This site is entirely user-supported. See how you can help.
We don't have any photos of this building yet. Why don't you be the first to send us one?
Latitude: 51.4624 / 51°27'44"N
Longitude: -2.6162 / 2°36'58"W
OS Eastings: 357287
OS Northings: 173889
OS Grid: ST572738
Mapcode National: GBR C3G.BM
Mapcode Global: VH88M.LHST
Entry Name: Church of All Saints
Listing Date: 8 January 1959
Last Amended: 11 July 2001
Source: Historic England
Source ID: 1208704
English Heritage Legacy ID: 380172
Location: Bristol, BS8
County: City of Bristol
Electoral Ward/Division: Clifton Down
Built-Up Area: Bristol
Traditional County: Gloucestershire
Lieutenancy Area (Ceremonial County): Bristol
Church of England Parish: Clifton All Saints with St John
Church of England Diocese: Bristol
ST5773NW PEMBROKE ROAD
901-1/2/923 (East side)
Church of All Saints)
Parish Church. 1868-72 by George Edmund Street, 1909 narthex by George Frederick Bodley; 1928 sacristy by F C Eden; gutted by incendiary bombs 2 December 1940, new church incorporating surviving tower by Street, narthex and sacristy built 1963-7 by Robert Potter in succession to W H Randoll Blacking. Older elements of red Pennant rubble, with limestone and sandstone dressings, new work of reinforced concrete, with rubble stone dressings. Steel to cloister on rubble base and aluminium spire to the remains of Street's tower. Monopitch roofs not seen.
The plan is a succinct and clever one, informed by the ideas of the Liturgical Movement which came to question conventional church planning in the late 1950s. Potter united the tower, offices, sacristy and a new church around a cloister entered through the tower. The lozenge shaped, liturgically planned church, set to the left of this entrance, incorporates the narthex as a side chapel dedicated to St Richard, with gallery to the other side.
Complex exterior. The tower is square, of two stages with clasping butresses, and a 1967 aluminium fleche on the top. Pointed arched doorway of two orders with a dogtooth drip mould, a trumeau and uncarved capitals, shouldered flat arches and doors with elaborate strap hinges; all this is set within a shallow gabled panel with stripes of Pennant limestone and Mansfield ashlar. Three-light west window has intersecting tracery. Octagonal stair turret to the south-east. Church rises to street and two rear, with full-height mullioned windows of reinforced concrete to west and south. Narrow slit windows in flat-roofed offices to side; both these new elements have rubble infill walling treated in decorative patterns. Cloister of Miesian simplicity, almost completely glazed with steel windows. The sacristy is lit by round-arched gable windows under keystones.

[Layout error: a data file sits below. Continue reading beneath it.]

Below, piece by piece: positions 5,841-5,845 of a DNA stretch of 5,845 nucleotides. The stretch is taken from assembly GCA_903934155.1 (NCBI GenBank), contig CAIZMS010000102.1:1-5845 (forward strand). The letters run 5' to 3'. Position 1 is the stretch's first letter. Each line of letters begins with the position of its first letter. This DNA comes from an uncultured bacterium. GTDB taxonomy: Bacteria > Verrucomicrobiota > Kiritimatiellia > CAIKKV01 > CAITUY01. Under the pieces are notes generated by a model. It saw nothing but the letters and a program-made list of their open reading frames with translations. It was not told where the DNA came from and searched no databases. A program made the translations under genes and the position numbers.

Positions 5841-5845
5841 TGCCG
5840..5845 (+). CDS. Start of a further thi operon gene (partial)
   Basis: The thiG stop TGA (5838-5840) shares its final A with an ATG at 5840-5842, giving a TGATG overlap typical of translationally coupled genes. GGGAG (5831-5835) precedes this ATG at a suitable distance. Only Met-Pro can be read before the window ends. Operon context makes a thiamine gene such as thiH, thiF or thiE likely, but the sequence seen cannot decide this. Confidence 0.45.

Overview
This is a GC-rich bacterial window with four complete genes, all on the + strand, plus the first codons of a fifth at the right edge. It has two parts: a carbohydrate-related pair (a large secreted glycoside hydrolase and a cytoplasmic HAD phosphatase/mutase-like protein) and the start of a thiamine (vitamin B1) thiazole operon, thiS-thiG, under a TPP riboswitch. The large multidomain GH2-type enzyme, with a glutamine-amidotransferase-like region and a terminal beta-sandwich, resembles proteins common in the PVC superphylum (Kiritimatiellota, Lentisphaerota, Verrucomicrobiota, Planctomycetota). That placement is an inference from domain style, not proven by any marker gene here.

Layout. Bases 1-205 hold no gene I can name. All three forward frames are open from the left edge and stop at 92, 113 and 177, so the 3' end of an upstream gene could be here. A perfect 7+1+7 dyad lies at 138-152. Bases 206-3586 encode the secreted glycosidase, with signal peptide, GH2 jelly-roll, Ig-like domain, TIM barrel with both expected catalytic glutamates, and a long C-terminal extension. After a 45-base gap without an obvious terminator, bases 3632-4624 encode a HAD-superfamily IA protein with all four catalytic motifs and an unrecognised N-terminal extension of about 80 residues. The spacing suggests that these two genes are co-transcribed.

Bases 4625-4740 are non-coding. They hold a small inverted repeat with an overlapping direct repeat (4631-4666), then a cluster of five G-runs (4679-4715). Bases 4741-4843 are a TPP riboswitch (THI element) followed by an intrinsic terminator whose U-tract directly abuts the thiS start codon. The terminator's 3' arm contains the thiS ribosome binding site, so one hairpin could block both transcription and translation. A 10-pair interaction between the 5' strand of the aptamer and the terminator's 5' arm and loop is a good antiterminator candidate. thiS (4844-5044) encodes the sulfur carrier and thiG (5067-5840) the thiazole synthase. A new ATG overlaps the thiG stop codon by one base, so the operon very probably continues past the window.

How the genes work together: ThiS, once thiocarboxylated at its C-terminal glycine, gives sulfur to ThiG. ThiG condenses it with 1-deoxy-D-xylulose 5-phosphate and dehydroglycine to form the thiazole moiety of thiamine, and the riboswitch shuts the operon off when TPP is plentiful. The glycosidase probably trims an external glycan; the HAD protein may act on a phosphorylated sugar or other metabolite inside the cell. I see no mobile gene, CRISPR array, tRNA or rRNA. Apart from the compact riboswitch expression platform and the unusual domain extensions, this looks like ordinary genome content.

The interior is richly appointed. Potter's replanning turned the church through ninety degrees from that left by Street, meaning that it is now orientated, with the altar facing east. Plastered walls, concrete and timber roof a series of monopitches. It is planned around the forward altar, which is set under a baldacchino designed by Randoll Blacking in 1952. Clear ash pews in two blocks, with choir to side and baptistry at west end, gallery to opposite side dedicated to Our Lady, and organ loft set over Street's surviving stone entrance arch to the church, which now leads to former narthex. Piscina to the right of the altar, lined with Broughton Moor slate and engraved with designs by John Skelton. Pulpit designed by Potter of clear ash. Tabernacle by F C Eden, who also designed the calvary rescued from the burning church in 1940 and placed in the alcove behind the organ. Organ designed by E S Fry, and made by J Walker and Sons. Font of Portland stone on base of Purbeck marble. Outstanding fibre glass west window in two panels by John Piper, depicting the River and Tree of Life, with further fibre glass panels to his design to south and north. Simple red glazed lancets flank the altar.
Chapel of St Richard of Chichester built as memorial to R W Randall, the first Vicar of All Saints, and who became Dean of Chichester. Three stained glass windows survived the bombing, including the central one depicting Father Randall and All Saints according to Street's original design. The window also commemorates eight leading figures of the nineteenth century Catholic Revival within the Church of England. East window 1967 by Christopher Webb, like Potter a former partner of Randoll Blacking's. The interior of the chapel laid out for weekday services with central altar in 1972. Glass doors between the chapel and main church installed in 1969. The sacristy is finely panelled and incorporates chests for the church's outstanding collection of vestments.
All Saints was among the leading churches of the Anglo-Catholic Revival, and one of Street's finest works. Potter's resolution of a sensitive brief and difficult site was an extremely successful of old and new fabric, in which the new work is one of his most successful integrations of architecture, art and fittings. The fibre glass murals with their brilliant colours are set in a clear, light geometrical framework and bring the space to light and unity, while the small surviving chapel and sacristy are not compromised by the new building. This is a much-loved and extremely successful place of worship.
Concrete Quarterly, April-June 1968
J C N, All Saints Clifton, guide book, no date
Listing NGR: ST5728773889
This text is from the original listing, and may not necessarily reflect the current setting of the building.
Book cover links are generated automatically from the sources. They are not necessarily always correct, as book names at Amazon may not be quite the same as those used referenced in the text.
Source title links go to a search for the specified title at Amazon. Availability of the title is dependent on current publication status. You may also want to check AbeBooks, particularly for older titles.
Other nearby listed buildings